E-motion column by Tamera Schreur
How can your heart go walking around outside your body? A personal reflection, written by a therapist in a mother's voice.
My heart started pounding when I read the first few words of his email… “Don’t want you to worry…”
Worry? Instantly, I was way past worry and on high alert. The alert intensified when I read the next word - “EARTHQUAKE.” And then I saw these precious words, “We’re safe. We left Christchurch a few hours before it hit.” Exhale. Deep breath.
Most of us get bad news at some point in our lives. A car accident. Cancer. Rejection. Bad news is devastating. It can take years to get past. In some cases, we never get past it. It often leads to tough times. We can benefit from working with someone like a counselor or clergyperson to help support and guide us professionally towards a return to well-being. I don’t wish this kind of bad news on anyone, and I certainly want to avoid it myself.
Most of us get "almost" bad news more often. Where it could have happened or almost happened, but didn’t. “Her car almost hit me, but then swerved at the last second, or “The tree limb fell right where he was standing…five seconds before.” It’s easy to get stressed out from this kind of news (even though it is actually good news for us!) when it concerns someone we love.
I’m glad my son’s news was of the "almost" bad news type. It’s not the first time I’ve gotten this kind of news from him. You see, he’s quite the adventurer. He’s always dreaming up some trip, and then making it happen. The adventures can be of the extreme sort. Author Elizabeth Stone described parenting as having ‘‘your heart go walking around outside your body.” Well, my son takes my heart on some major walks!
He’s had backpacking in New Zealand on his list for quite some time now. The day for his big trip finally came, and everything was in place and looked good. We said our goodbyes and off he went, planning to be off the grid for two weeks. Great for him. Not for me. And then on his first day there, the earthquake struck.
Life gives us surprises, despite our best planning. There are things we have no control over and certainly without advance warning. These are things we can’t do anything about. The only place of control we have is how we react.
My son’s reaction seemed rather calm and collected. I don’t think he even knew much about the earthquake, except that it had happened and he was safe. The reports of the damage and deaths came later when he was already deep into his adventure carrying a backpack filled with all he needed for the week ahead. With his cell phone off, no Internet access and no news reports, he was simply having a good time.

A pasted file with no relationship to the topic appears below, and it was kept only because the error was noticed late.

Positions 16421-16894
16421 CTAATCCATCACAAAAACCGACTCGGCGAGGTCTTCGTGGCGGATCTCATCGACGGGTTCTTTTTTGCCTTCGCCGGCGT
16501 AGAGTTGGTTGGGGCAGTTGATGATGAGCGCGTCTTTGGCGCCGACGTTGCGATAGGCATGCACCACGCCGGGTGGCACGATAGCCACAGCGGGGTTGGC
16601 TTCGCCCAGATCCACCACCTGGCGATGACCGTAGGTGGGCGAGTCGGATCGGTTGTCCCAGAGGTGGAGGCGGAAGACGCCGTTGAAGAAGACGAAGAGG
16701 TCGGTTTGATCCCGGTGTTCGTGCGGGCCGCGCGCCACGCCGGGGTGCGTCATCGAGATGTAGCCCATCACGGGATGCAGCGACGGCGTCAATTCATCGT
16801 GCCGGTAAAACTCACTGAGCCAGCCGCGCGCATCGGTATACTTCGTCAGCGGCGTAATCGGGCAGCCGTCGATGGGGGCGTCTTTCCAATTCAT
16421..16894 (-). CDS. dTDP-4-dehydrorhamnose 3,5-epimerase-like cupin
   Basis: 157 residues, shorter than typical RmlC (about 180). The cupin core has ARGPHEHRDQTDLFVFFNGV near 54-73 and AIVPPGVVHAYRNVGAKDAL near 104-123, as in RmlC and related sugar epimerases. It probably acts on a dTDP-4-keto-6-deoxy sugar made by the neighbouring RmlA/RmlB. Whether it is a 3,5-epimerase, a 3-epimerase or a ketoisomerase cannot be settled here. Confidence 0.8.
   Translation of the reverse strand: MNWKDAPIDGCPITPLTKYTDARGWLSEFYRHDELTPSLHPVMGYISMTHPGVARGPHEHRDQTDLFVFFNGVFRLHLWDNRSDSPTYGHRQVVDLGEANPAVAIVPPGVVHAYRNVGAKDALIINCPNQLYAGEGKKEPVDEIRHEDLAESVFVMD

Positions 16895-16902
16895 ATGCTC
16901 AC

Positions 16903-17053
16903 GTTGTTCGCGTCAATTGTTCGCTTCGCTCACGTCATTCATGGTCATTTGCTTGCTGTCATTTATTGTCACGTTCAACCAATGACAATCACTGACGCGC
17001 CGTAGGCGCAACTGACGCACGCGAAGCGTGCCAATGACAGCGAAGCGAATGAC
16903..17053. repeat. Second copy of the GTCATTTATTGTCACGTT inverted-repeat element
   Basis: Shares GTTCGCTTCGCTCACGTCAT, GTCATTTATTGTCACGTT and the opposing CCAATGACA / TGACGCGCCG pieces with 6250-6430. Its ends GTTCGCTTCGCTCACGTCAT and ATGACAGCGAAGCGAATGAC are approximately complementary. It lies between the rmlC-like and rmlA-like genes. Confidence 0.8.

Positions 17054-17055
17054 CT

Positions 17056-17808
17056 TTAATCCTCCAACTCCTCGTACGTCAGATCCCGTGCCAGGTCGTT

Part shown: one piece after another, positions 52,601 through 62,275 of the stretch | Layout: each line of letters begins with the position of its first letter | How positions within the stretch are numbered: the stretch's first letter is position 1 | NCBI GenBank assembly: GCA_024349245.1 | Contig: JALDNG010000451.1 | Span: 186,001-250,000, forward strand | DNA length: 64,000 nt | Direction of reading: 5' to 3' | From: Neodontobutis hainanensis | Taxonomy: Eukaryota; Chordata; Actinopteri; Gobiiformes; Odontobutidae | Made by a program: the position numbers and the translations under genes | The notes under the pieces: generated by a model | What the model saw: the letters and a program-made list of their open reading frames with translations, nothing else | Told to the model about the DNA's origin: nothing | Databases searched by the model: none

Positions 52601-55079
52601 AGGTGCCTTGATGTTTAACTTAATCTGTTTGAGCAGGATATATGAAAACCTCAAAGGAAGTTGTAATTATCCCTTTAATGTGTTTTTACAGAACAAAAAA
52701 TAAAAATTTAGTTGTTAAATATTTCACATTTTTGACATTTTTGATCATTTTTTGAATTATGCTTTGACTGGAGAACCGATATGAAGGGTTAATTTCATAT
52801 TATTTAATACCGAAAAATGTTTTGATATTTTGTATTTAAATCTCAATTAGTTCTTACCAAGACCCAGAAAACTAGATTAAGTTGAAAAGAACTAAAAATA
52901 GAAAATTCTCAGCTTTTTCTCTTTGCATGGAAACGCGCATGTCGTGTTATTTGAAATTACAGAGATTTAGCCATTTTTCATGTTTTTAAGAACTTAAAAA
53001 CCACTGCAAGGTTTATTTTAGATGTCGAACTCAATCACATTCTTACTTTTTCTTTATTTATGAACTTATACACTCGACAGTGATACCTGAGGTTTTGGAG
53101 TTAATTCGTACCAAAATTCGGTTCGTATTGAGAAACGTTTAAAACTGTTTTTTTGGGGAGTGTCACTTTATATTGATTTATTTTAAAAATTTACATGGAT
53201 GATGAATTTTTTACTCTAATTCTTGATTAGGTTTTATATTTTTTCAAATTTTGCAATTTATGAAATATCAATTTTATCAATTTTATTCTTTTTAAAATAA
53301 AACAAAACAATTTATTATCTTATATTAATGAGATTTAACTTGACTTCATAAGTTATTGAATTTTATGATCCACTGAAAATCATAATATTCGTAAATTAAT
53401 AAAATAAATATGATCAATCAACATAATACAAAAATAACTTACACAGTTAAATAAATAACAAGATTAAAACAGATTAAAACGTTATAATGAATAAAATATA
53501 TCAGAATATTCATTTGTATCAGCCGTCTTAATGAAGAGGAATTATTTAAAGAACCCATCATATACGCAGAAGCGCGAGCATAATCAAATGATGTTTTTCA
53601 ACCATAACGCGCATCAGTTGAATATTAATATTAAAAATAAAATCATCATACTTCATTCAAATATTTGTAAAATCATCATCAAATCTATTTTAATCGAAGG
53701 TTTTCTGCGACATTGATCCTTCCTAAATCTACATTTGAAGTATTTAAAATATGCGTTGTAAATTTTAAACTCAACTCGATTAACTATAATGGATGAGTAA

Meanwhile, I was reading everything I could on the earthquake... and feeling quivery inside each time I read a new report. I was not calm or collected. This was my son! I’m still feeling somewhat tense. You see, as I write this column, he’s not back yet. There have been multiple aftershocks. Today’s biggest was 4.5 on the Richter scale. I’ve lived in California and know that a 4.5 is significant enough to cause major damage.
I haven’t heard from him again and have to assume he is ok. He stated clearly that he was going off the grid and not planning to call or write. We’d agreed on that. But really now, that was before I knew there was going to be an earthquake!
So part of me says “Just relax, remember, he’s safe.” And part of me will only fully relax when I hear his voice again. As a mom for many years now, I happen to know I’m good at worrying about my kids. But as a therapist, I know this is an area I need to keep working to change. So, once again, I ask myself:
- Does my worry somehow prove how much I care?
- If I think and think and think about this, will I feel better?
- Does my worry help prevent something bad from happening?
- Is all that tension I’m carrying around good for me or somehow helping him?
I know it’s time to change my focus from contemplating what could have been to celebrating what is. He is safe! He left the city before the quake, and thank God, he is ok!
Coming face to face with what could have been is sobering. I suppose it’s good to recognize that while we can control much in life, our lives can change in the blink of an eye. It puts things into a different perspective, doesn’t it? It reminds us of things bigger than ourselves and points us to the profound.
Good things can even come of it. When we have one of these "almost" bad situations, we often see a spike in our gratitude. And a spike in affection when we consider what it would have been like to lose a family member or friend, colleague or classmate. Sometimes, we even make a resolution to live differently from now on.
I’m sorry for the tremendous loss that happened to so many in Christchurch, New Zealand. But I’m extremely grateful that my son is alive. I’m eager to hug him and tell him I love him. I wouldn’t suppose you have a family member who is on his way home from New Zealand, but may I suggest you too be generous with your affection when you next see your love ones, even if they didn’t narrowly escape an earthquake?
So, my words of wisdom today: Worry less and celebrate more. Give thanks for life and love, for they are indeed precious gifts.